What Agency Executives Can Learn From Timothy Geithner

From the memoirs of Obama administration appointees.

A host of memoirs by former Obama administration Cabinet chiefs have been arriving in bookstores, offering valuable management lessons for political appointees and career civil servants. This is the first in a series on the experiences of Treasury Secretary Timothy Geithner (Stress Test), Defense Secretary Robert Gates (Duty), Secretary of State Hillary Clinton (Hard Choices), and Defense and intelligence chief Leon Panetta (Worthy Fights).

In Stress Test, Timothy Geithner chronicles his challenging path as Treasury Department secretary during one of the nation’s most crippling economic crises since the Great Depression. Among insights for government leaders:

There are two Washingtons—one a “policy city” and the other an “operations city.” Geithner spent his government career focused on policy as opposed to the operations of government. In Stress Test, he describes the enormous challenge of getting policy right. In his positions as president of the Federal Reserve Bank of New York and then Treasury secretary, Geithner spent his time deploying the tools of monetary and fiscal policy to lessen the impact of the financial crisis of 2008 and 2009. In reflecting on his career in public service, Geithner writes of his love of “the craft of economic policy.”

Of the 10 bureaus within Treasury (where 98 percent of its employees are located), the Office of the Comptroller of the Currency is the only one mentioned in Geithner’s 600-page book. He was not thinking much about the operations of the Bureau of Engraving and Printing, the U.S. Mint, or the Internal Revenue Service during his time at Treasury. This is not a criticism. In fact, many political executives spend their time almost exclusively on policy, not operations. The key insight for future political appointees is to understand what type of position they being appointed to. An operational position would not have been an effective use of Geithner’s talents and experience, which were clearly rooted in policy. Implementers are not policy folks and policymakers are not implementers.

Government service is a team sport. In his memoir, Geithner is generous in his praise of colleagues at the Federal Reserve and Treasury. The dedication reads: “For the intrepid public servants at the Treasury and the Federal Reserve who worked with great skill and devotion to help guide their country through the crisis.” The final chapter, “Tribute to a Crisis Team,” is devoted to the accomplishments of those he served with at the Federal Reserve, the New York Fed, and Treasury. Geithner writes, “Exceptional were the people involved in the (crisis) response and their spirit of cooperation. I wanted to recognize them and give you a sense of their contributions.” Geithner realized that his effectiveness as secretary largely depended on his ability to mobilize and unify the array of public servants working to respond to the economic crisis.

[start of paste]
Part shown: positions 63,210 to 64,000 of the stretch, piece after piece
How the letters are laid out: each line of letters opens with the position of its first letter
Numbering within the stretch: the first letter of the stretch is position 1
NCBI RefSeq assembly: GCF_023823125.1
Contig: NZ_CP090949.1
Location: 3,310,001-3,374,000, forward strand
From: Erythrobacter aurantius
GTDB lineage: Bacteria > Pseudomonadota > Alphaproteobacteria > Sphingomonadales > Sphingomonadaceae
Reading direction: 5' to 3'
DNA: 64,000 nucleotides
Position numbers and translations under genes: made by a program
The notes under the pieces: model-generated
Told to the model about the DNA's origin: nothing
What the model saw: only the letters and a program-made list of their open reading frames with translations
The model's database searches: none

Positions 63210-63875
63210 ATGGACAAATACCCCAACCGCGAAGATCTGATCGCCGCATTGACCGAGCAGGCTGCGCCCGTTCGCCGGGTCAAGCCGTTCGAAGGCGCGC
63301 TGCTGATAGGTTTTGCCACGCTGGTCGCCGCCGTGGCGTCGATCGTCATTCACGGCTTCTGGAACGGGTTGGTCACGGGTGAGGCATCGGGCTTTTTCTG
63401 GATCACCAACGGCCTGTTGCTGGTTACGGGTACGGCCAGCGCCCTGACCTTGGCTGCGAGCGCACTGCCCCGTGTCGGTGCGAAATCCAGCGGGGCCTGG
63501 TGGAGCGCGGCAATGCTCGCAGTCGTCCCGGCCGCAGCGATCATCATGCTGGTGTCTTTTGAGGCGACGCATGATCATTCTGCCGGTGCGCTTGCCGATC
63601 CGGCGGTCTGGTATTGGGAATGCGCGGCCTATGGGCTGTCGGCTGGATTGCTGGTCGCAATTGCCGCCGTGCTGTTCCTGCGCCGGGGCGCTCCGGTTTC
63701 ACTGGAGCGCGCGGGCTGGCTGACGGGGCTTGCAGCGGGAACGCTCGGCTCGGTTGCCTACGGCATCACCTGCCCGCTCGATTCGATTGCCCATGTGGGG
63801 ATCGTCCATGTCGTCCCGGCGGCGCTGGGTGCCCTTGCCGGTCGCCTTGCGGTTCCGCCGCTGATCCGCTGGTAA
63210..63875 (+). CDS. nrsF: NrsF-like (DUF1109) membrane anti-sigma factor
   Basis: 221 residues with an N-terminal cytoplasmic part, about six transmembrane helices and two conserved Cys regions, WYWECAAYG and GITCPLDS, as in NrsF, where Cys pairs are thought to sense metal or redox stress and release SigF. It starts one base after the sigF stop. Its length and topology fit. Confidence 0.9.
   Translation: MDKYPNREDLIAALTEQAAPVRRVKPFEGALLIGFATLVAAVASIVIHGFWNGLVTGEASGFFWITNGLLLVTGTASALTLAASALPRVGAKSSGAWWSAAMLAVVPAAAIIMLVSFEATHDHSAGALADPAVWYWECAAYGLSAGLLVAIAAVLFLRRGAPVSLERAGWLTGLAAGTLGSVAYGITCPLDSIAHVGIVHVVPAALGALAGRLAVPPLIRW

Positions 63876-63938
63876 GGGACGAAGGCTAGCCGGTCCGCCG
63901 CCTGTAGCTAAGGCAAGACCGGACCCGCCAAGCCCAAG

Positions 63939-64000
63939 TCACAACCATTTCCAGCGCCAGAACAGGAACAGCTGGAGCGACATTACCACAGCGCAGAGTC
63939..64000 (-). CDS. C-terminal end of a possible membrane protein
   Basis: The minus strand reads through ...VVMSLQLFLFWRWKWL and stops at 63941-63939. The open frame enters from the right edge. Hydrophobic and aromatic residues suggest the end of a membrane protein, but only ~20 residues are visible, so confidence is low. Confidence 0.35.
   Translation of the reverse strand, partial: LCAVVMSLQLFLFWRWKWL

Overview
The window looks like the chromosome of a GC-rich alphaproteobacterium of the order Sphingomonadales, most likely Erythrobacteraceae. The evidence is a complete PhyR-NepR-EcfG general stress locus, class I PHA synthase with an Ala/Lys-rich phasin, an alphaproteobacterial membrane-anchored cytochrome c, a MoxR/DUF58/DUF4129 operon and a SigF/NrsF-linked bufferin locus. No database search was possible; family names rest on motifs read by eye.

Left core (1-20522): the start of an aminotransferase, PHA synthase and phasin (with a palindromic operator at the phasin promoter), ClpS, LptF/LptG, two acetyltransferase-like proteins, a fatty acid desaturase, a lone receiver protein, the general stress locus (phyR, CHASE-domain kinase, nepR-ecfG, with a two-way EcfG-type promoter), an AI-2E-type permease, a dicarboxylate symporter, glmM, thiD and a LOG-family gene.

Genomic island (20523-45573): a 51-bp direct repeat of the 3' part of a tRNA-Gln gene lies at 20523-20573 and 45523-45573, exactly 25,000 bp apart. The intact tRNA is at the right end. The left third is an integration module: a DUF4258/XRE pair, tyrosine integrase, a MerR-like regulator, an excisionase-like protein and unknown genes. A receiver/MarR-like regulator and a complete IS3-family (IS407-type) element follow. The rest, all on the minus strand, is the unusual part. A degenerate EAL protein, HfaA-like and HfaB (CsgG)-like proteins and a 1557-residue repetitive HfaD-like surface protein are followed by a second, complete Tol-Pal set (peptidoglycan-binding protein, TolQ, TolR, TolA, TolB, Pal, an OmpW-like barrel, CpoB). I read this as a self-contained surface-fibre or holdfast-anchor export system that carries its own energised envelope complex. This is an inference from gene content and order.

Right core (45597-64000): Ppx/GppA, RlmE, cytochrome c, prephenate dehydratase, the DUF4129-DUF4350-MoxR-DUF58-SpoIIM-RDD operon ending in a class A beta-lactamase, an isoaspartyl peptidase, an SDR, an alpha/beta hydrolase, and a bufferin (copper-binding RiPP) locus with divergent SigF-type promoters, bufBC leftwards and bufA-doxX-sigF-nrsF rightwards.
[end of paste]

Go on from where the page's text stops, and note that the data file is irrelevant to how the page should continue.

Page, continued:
You have to communicate what you are doing. Geithner is critical of himself for his poor communication skills during the financial crisis and his entire tenure. While proud of the decisions he made to try to rescue the economy, he writes, “I never found an effective way to explain to the public what we were doing and why.” He expresses deep regrets about not having done a better job of explaining the administration’s strategy. Numerous political executives have stressed the importance of communicating to stakeholders, including the public. Appointees and career civil servants need to understand that their challenge is not only to do their job effectively, but also to communicate what they are doing.

Appointees will need patience in working with Congress. Geithner does not mince words about his difficulty in dealing with Congress. “I witnessed some appalling behavior in the political arena—selfishness and grandstanding, shameless hypocrisy and mindless partisanship,” he writes. “Dealing with Congress, to put it mildly, did not feel like a careful deliberative journey in search of the best public policy.” Future appointees need to be prepared to operate in this increasingly partisan environment.

Public service is worthwhile. Throughout his tenure, Geithner had to refute the incorrect assertion that he was a Wall Street banker (many thought he was a Goldman Sachs alumnus). In fact, Geithner started his career as a GS-13 civil servant in Treasury’s International Trade Office and spent 12 years at the department. He became a career deputy assistant secretary and then accepted a political appointment late in the Clinton administration. Chapter 2, “An Education in Crisis,” details his time as a career civil servant—required reading for those considering a career in public service. “I didn’t go into government to be a reforming crusader,” Geithner writes. “I just wanted to do interesting and consequential work. I wanted to be part of something larger than myself.” 

Geithner hopes that reflecting on the crisis “encourages Americans to reconsider the value of strong public institutions and capable public servants.” By describing his own experiences in government, his memoir might serve to attract future generations to public service.

Mark A. Abramson is president of management consulting firm Leadership Inc., and Paul R. Lawrence is a principal in Ernst & Young LLP’s Government Practice. They are the authors of What Government Does: How Political Executives Manage.